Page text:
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Published on 04/23/06 in the Fostoria Focus
Bob Walter’s WWII experience told in national magazine
Focus Correspondent

Fostorian Bob Walter did not enjoy a typical Christmas in 1944. He exchanged no gifts with anyone. What he exchanged was gunfire with German soldiers.
Bob fought in the Battle of the Bulge of World War II on the Western Front. Bob’s experiences are the subject of a feature article in the March 2006 issue of “World War II,” a monthly magazine devoted to the history of the conflict.
Bob was a member of the 393rd Regiment of the 99th Infantry Division. The 99th was a fairly inexperienced unit when it assumed its position in the front line in November 1944.
It wasn’t long before the Germans attacked in force. Then the 99th, known as the “Battle Babies,” got plenty experienced in hurry up time.
On Dec. 16, the Germans launched the assault that become known as the Battle of the Bulge, Hitler’s gamble to capture the vital port city of Antwerp, split the American and British forces and break up the Allied offensive in the West.
During the battle and its aftermath, Bob came eyeball to eyeball with German tanks, was wounded twice and had a comrade killed right next to him.
On Dec. 16, Bob, a technical sergeant, was ordered to take his platoon and “clean out” a few German soldiers who had infiltrated the regiment’s kitchen area.
It wasn’t just a few infiltrators. It was the first wave of the German onslaught. Soon Bob and his men heard firing coming from all directions. Standing was dangerous; they hit the ground.
A young private named Snow crawled up next to Bob and asked if he could stay next to him. He thought Bob seemed lucky. Bob said sure.
Moments later, Bob turned to say something to Snow. But Snow was dead. He’d taken a German bullet between the eyes.
“I had not even felt him twitch,” Bob told the “World War II” writer.
Bob and his men were quickly cut off. Soon they encountered a new threat — German tanks.
With no weapons to combat the Panzers, Bob’s platoon hid in the woods next to a road and warily eyed the Nazi armor as it rumbled west.
“I was so close that, had I had one, I could have touched the armored giants with a fishing rod as they passed,” Bob recounted in his magazine story.
Eventually, Bob was able to get his platoon back to the American lines. Nonetheless, the Americans were pushed back until Bob found himself manning a foxhole in Belgium at a place called Elsenborn Ridge.
On Dec. 20, the German 6th Panzer Army paid a call. At 9 and 11 in the morning and at 5:30 in the afternoon, Elsenborn Ridge was hammered with fire from artillery, tanks and self-propelled guns.
Bob got another good look at German tanks as several of them advanced to within 60 yards of his unit’s foxholes. They called in to direct American artillery fire on their own position to take the tanks out.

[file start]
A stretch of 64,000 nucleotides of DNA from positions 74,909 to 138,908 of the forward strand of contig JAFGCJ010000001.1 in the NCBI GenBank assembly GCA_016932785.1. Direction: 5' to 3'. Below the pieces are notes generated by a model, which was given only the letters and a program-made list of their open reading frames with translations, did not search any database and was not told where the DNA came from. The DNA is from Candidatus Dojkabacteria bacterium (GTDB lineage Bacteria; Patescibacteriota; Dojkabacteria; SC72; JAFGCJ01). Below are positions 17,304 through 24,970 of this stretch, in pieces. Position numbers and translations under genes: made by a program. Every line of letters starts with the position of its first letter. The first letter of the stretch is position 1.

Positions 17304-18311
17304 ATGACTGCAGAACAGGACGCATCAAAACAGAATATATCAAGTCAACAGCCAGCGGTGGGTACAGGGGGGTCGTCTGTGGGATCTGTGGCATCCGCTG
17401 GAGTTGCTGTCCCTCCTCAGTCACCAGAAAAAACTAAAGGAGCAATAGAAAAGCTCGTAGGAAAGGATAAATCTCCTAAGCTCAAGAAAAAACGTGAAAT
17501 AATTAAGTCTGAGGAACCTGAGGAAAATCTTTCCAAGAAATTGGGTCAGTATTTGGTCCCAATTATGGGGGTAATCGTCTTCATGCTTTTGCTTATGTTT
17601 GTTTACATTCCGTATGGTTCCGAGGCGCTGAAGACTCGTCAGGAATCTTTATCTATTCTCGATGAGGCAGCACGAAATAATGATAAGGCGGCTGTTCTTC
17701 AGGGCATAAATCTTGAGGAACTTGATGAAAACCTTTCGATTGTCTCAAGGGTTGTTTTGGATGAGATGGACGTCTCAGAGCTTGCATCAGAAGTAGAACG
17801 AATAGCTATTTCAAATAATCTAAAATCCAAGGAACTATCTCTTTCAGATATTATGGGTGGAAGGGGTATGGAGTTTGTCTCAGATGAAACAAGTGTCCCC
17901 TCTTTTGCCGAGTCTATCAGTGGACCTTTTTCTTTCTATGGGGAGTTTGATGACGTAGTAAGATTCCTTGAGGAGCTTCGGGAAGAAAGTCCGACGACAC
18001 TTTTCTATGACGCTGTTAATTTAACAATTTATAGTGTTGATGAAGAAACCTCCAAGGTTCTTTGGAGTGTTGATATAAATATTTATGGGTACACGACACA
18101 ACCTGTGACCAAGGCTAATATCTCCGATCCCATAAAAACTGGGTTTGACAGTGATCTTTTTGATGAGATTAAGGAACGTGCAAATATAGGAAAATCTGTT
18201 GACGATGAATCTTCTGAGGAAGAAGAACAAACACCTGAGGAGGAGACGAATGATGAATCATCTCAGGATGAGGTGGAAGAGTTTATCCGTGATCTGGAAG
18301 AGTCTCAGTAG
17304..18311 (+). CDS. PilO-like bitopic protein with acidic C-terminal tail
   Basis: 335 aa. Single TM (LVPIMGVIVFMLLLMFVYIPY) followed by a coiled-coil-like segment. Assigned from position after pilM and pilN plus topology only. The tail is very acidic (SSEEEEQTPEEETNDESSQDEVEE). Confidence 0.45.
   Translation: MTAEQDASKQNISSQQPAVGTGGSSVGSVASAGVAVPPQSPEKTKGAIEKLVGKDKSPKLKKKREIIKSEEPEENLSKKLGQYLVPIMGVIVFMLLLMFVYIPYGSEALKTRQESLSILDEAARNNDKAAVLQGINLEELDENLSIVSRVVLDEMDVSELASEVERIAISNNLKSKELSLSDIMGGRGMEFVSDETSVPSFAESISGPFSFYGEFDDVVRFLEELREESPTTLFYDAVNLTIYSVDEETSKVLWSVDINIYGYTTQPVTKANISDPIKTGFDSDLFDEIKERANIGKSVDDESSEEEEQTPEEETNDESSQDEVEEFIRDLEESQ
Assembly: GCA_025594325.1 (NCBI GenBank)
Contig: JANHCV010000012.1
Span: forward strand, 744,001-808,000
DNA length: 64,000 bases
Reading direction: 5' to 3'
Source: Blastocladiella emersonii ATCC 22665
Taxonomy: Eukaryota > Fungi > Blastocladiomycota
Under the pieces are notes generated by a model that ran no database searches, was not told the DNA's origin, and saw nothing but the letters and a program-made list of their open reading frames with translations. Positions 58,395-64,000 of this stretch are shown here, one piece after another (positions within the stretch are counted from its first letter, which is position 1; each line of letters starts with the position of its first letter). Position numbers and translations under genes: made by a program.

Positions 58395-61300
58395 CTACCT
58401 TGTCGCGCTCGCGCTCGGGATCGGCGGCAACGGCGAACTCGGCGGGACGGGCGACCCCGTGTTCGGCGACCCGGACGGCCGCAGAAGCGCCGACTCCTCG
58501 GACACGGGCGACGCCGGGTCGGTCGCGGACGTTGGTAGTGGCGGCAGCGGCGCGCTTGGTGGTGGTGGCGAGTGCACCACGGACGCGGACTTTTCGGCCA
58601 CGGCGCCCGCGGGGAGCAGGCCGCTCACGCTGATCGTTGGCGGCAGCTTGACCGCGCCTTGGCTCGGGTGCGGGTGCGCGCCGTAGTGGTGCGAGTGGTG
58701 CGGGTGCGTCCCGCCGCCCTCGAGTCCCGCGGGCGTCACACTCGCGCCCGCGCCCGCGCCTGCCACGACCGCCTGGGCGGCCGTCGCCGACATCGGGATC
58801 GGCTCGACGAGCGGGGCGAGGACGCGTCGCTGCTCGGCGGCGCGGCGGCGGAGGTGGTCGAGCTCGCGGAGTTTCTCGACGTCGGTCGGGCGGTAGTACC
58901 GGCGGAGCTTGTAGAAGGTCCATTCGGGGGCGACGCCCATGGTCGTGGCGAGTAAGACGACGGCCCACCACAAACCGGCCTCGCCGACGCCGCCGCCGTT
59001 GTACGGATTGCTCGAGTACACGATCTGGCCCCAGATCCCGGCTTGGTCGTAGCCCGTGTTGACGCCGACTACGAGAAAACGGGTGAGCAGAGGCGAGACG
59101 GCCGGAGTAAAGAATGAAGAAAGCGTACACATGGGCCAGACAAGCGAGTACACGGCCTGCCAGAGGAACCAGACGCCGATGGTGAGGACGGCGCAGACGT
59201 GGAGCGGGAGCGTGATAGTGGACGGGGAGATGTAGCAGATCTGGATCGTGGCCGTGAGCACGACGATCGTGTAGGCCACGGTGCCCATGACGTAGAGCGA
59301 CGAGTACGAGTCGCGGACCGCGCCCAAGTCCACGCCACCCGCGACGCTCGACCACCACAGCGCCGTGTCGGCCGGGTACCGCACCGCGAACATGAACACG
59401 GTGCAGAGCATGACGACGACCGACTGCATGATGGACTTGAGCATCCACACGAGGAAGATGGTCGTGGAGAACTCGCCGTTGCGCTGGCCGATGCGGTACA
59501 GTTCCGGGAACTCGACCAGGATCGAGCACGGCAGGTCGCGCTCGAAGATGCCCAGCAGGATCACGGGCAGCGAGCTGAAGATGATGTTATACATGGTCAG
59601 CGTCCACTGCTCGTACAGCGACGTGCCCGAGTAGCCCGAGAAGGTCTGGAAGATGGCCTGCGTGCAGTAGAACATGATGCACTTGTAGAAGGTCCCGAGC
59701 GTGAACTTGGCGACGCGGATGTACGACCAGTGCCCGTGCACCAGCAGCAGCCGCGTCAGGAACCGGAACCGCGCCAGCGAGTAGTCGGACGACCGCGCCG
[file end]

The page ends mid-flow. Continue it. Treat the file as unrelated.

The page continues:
Bob hadn’t suffered any injury in the battle so far. That changed on Christmas Day.
“I was just letting myself down into my foxhole. Most of my body was down in, but my hands were still out. There was a tree burst. The shrapnel tore the back of my hand.”
Bob hustled back to the battalion aid station for treatment. He got patched up and returned immediately to the front.
The Allies stemmed the German tide and in January began pushing the Germans back. The war came to an end for Bob in February 1945.
His unit was returning from a night patrol. Bob was riding on the fender of a jeep when it collided in the dark with a second jeep, pinning his legs between the two vehicles.
He lost the feeling in his legs and wondered if they’d been cut off. A medic told him his legs were still there.
Two days later, Bob was in Paris. Then it was on to England.
There is no record of Bob’s shrapnel wound so he never received a Purple Heart. The scar on his hand is a six-decade-old reminder of Christmas 1944.
Bob worked with writer Jay Marquart of Bluffton on the “World War II” article. Jay had written a number of articles for “World War II.”
He wrote an article about Fostoria native Lloyd Fisher. That article mentioned Bob so Bob contacted Jay and they began their collaboration.
In an E-mail, Jay said, “I’m glad to hear Bob is going to receive additional coverage for the article. He’s a great guy and deserves it.”
Bob was surprised by the response to the article. He’s received letters and phone calls from Virginia, Maryland, Florida, Pennsylvania and Kansas.
Of course, lots of Bob’s Fostoria friends stopped by Readmore to buy a copy of the magazine, too.
“I’m amazed,” he said. “I was amazed they made it a feature article. I didn’t expect something like that.”
Bob also got another call that he said “kind of floored me.” The folks at the History Channel read the article and want to interview Bob for a documentary they are making on the Battle of the Bulge. Bob will meet with representatives from the History Channel in Columbus soon.
When asked what he remembers most about the Bulge, Bob says he wonders “how did any of us get out of there?”
With courage and determination, Bob and others like him did “get out” and lived to tell the story of what happened. It’s a story well worth reading.
(These and other of Bob’s experiences are recounted in “Baptism of Fire in the Bulge,” “World War II,” March 2006.)


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